...Wallace tried to keep the hopeful tremor out of his voice. "What do I need to do?"
"You need to convince the Plumpy that the correct answer to your question was no."
Wallace looked confused.
"You see," the Draik explained, "when you were asked to come up with a yes or no question, you were, in fact, being asked to sign on to a magical contract. If you thought of a yes question, then you would have had the word 'yes' floating inside your mind. The magic grabs onto that word and turns it into an expression of consent, without you knowing. So, you were effectively saying yes to a lifetime of clownhood. If the answer to your question had been no, then you would have walked free."
"That's ridiculous! I thought it was just a show!"
The old clown nodded gravely. "As we all did, young one. As we all did. It's very devious magic."
"So, to reverse it," the Lutari said, "all I have to do is convince the Plumpy that the correct answer to my question was no?"
"If it's that simple, though, then why haven't you freed yourself?"
The Draik's eyes became misty with remembrance. "Unfortunately, the question I asked was 'Is Neopia round?' and the answer to that is undoubtedly yes. I've beaten myself up so often over these past decades, wishing I'd asked a different question... but you, young one, you have a chance."
"How do you know?"
"We were all backstage listening when you voiced your question. I'll admit, I was listening for selfish reasons. As the oldest clown in the group, I knew that I would be free if you voiced a yes question. However, the question you voiced -- well, it's not a guaranteed yes question."
Wallace thought back to his fateful words. "I asked, 'Are you really a mystical Plumpy?'"
The Draik's eyes crinkled again. "You have a chance. The one who escaped before, his question was 'Is this a real circus?' He managed to get away with the interpretation that no, it was not a real circus -- it's a fraudulent circus."
Wallace nodded. "I see."
The smell of bacon grew stronger. An expression of serenity crossed the Draik's face. "Goodbye, young one, and good luck. My freedom beckons."
"No, wait!" Panic beat in Wallace's chest. "How do I get back to the Mystical Plumpy? How do I-- please, help me!"
However, the Draik had already vanished.
The young Lutari whirled and looked all around himself, but there was no one and nothing to be found.
Wallace felt ready to cry.
There came a tap on his shoulder. "What are you doing back here?" the Scorchio announcer asked sharply. "It's almost showtime."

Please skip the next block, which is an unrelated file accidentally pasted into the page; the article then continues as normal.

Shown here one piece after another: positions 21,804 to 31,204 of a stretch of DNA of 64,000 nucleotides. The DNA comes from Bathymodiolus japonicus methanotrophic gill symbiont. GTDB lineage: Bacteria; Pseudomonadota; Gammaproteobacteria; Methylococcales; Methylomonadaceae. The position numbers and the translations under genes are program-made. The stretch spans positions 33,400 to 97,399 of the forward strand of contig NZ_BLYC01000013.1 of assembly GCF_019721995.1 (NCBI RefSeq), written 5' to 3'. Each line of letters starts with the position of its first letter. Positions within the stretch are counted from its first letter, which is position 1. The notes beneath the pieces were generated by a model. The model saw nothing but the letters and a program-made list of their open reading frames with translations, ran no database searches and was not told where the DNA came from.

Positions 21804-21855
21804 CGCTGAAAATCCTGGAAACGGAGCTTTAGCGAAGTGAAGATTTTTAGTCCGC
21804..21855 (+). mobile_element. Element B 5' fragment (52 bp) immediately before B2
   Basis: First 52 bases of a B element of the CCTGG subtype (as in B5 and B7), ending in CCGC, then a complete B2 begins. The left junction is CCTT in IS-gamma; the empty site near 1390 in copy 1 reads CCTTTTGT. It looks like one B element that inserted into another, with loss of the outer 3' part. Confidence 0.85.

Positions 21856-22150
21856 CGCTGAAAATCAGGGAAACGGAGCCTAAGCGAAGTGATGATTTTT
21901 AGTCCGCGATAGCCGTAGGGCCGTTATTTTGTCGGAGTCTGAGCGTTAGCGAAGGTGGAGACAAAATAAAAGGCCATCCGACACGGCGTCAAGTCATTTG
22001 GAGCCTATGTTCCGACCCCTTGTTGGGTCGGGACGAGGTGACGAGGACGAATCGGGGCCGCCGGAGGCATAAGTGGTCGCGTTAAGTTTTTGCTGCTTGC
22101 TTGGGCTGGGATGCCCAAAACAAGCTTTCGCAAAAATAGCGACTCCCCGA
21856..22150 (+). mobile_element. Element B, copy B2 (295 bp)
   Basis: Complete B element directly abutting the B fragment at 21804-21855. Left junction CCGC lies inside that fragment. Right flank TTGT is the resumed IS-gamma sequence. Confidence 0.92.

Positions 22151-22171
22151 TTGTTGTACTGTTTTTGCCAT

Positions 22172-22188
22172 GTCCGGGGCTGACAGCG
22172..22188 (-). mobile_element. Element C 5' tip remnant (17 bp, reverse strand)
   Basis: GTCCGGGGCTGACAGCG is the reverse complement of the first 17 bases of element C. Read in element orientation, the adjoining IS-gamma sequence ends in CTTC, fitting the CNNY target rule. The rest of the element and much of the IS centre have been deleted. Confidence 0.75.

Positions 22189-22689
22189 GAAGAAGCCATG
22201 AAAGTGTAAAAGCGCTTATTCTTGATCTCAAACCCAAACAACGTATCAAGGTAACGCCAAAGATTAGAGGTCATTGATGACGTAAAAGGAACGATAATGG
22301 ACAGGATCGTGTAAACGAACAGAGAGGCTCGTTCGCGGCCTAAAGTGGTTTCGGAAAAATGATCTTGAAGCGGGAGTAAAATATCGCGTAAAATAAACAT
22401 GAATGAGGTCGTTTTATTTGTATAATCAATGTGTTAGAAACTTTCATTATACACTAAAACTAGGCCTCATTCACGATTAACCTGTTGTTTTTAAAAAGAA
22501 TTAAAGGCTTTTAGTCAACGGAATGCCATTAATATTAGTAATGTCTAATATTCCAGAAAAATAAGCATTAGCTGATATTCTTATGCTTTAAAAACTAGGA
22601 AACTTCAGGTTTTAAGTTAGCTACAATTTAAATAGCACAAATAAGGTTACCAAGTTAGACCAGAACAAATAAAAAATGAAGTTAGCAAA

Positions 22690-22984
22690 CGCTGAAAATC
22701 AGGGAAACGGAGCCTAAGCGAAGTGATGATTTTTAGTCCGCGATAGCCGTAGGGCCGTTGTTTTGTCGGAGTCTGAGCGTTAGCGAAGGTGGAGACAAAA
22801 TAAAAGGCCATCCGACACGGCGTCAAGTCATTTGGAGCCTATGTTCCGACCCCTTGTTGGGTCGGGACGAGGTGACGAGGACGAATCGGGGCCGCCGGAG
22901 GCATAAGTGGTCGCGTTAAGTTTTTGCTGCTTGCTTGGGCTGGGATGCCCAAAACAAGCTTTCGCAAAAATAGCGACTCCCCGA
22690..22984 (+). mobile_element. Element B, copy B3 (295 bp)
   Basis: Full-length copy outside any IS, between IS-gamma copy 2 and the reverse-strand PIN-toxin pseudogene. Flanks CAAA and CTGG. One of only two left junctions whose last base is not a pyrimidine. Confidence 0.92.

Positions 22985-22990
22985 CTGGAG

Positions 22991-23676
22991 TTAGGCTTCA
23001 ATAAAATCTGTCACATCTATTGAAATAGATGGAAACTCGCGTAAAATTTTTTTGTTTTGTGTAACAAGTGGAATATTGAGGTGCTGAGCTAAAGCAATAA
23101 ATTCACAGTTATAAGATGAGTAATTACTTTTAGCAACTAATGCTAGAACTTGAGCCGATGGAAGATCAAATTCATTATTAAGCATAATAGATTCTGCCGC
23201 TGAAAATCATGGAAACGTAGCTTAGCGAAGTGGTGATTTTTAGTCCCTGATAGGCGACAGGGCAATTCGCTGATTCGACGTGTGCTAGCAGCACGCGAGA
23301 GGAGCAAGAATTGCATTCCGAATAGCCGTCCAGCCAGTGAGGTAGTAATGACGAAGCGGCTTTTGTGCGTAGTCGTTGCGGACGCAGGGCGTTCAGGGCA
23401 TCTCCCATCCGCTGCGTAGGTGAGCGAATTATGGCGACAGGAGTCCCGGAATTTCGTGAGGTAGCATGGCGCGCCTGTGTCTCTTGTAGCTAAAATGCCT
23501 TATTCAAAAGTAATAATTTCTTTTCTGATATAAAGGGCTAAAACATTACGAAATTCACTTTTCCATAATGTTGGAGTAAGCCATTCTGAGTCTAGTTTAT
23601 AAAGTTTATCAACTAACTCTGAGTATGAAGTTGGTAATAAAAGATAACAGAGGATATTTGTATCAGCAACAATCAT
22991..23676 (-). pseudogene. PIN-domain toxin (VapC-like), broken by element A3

"You can go ahead and put those in that box," the seasoned Gelert clown said, pointing toward to the oversized pocket containing the balls that Wallace had been juggling earlier. "You'll be juggling flaming batons onstage."
"Join your brothers," said the Techo clown, who had also appeared.
"We're not brothers!" Wallace protested.
"We shook hands," the Techo said.
Wallace felt as though he were walking in a dream. He followed the Gelert and the Techo to a scraggly line of clowns, who were all getting ready to go onstage.
Somewhere beyond the pounding in his ears, he could hear the Scorchio announcer booming, "Ladies and gentlemen! The ultimate final act!"
He then felt the light come on. Warm, bright light. He looked down and blinked. Somehow, he was now riding a unicycle. There were flaming batons in his hands, and he was tossing them, effortlessly, just like all the other clowns parading around onstage.
Whump-whump-whump went the hot, flaming batons up and down in his hands. Shiny, so shiny. Whump-whump-whump.
No! no! his inner voice cried. I am not a clown! This is not a real circus.
"Oh but sure it is." Whump-whump-whump. "Don't you hear the cheering and the applause? Don't you feel the unicycle beneath your feet? You're performing, young clown, and the audience loves you."
I did not say yes to any of this.
"Certainly you did." Whump-whump-whump. "When you voiced your yes question."
It was not a yes question! Wallace struggled to keep his thought-stream intact, free from this strange, intruding force that was robbing him of himself. He had already lost control of his body. Whump-whump-whump. He would not lose control of his mind. The Mystical Plumpy has no power over me, he thought fiercely. I did not say yes to any of this. The Mystical Plumpy has no power over me.
Whump-whump-whump. That noise was getting on his nerves. He screamed to make himself heard.
"THE MYSTICAL PLUMPY IS NOT A MYSTICAL PLUMPY!"
Gasps burst forth from the audience.
Suddenly, it seemed as though Wallace's ears had popped. He fell off of his unicycle. "The Mystical Plumpy is not a Mystical Plumpy!" he cried, over and over. "The Mystical Plumpy has no power over me!"
The rhythm was broken. The rods fell with a clatter to the stage, where -- oddly -- they did not catch fire. They turned into ordinary wooden rods.
More gasps came from the audience.
Wallace struggled to get back onto his feet, and then he reached for the Scorchio's microphone. Stunned, the Scorchio handed it to him.
"Don't you see?" Wallace shouted. "This is not real entertainment. These aren't real clowns. You've all been fooled!"
One by one, each clown seemed to wake from a trance. They, too, fell off their unicycles. They, too, dropped their batons. Their gazes fell on Wallace and their eyes filled with gratitude.
The audience was displeased.
"That was no fun to watch!" a large Chomby complained. "I want my money back!"
"Now, just hold on a minute," said the Scorchio announcer, who was flailing for the mic but it was too late. They were all upon him.
Wallace walked out of the tent and felt the cool breeze in his face. He then caught sight of the old Draik sitting under a nearby tree, happily sipping a smoothie.
The Draik smiled at him. "Well done."